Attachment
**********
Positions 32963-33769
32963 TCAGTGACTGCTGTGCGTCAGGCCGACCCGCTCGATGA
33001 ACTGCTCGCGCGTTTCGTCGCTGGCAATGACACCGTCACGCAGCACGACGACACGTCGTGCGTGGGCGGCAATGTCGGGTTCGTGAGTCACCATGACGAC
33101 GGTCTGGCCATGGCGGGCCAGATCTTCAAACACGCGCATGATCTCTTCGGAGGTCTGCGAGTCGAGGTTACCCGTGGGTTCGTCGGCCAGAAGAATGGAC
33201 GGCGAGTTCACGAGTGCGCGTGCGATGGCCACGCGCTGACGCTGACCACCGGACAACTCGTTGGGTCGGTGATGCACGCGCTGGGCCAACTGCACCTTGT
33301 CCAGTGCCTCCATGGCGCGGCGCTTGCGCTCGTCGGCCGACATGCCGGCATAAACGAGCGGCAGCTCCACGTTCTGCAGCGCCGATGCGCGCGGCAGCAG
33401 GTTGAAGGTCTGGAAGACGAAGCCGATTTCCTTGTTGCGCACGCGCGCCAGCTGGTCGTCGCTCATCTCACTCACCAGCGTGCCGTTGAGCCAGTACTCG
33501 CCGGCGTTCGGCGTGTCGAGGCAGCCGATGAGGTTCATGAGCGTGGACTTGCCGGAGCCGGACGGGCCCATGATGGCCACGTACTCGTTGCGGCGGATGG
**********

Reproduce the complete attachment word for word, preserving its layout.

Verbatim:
Positions 32963-33769
32963 TCAGTGACTGCTGTGCGTCAGGCCGACCCGCTCGATGA
33001 ACTGCTCGCGCGTTTCGTCGCTGGCAATGACACCGTCACGCAGCACGACGACACGTCGTGCGTGGGCGGCAATGTCGGGTTCGTGAGTCACCATGACGAC
33101 GGTCTGGCCATGGCGGGCCAGATCTTCAAACACGCGCATGATCTCTTCGGAGGTCTGCGAGTCGAGGTTACCCGTGGGTTCGTCGGCCAGAAGAATGGAC
33201 GGCGAGTTCACGAGTGCGCGTGCGATGGCCACGCGCTGACGCTGACCACCGGACAACTCGTTGGGTCGGTGATGCACGCGCTGGGCCAACTGCACCTTGT
33301 CCAGTGCCTCCATGGCGCGGCGCTTGCGCTCGTCGGCCGACATGCCGGCATAAACGAGCGGCAGCTCCACGTTCTGCAGCGCCGATGCGCGCGGCAGCAG
33401 GTTGAAGGTCTGGAAGACGAAGCCGATTTCCTTGTTGCGCACGCGCGCCAGCTGGTCGTCGCTCATCTCACTCACCAGCGTGCCGTTGAGCCAGTACTCG
33501 CCGGCGTTCGGCGTGTCGAGGCAGCCGATGAGGTTCATGAGCGTGGACTTGCCGGAGCCGGACGGGCCCATGATGGCCACGTACTCGTTGCGGCGGATGG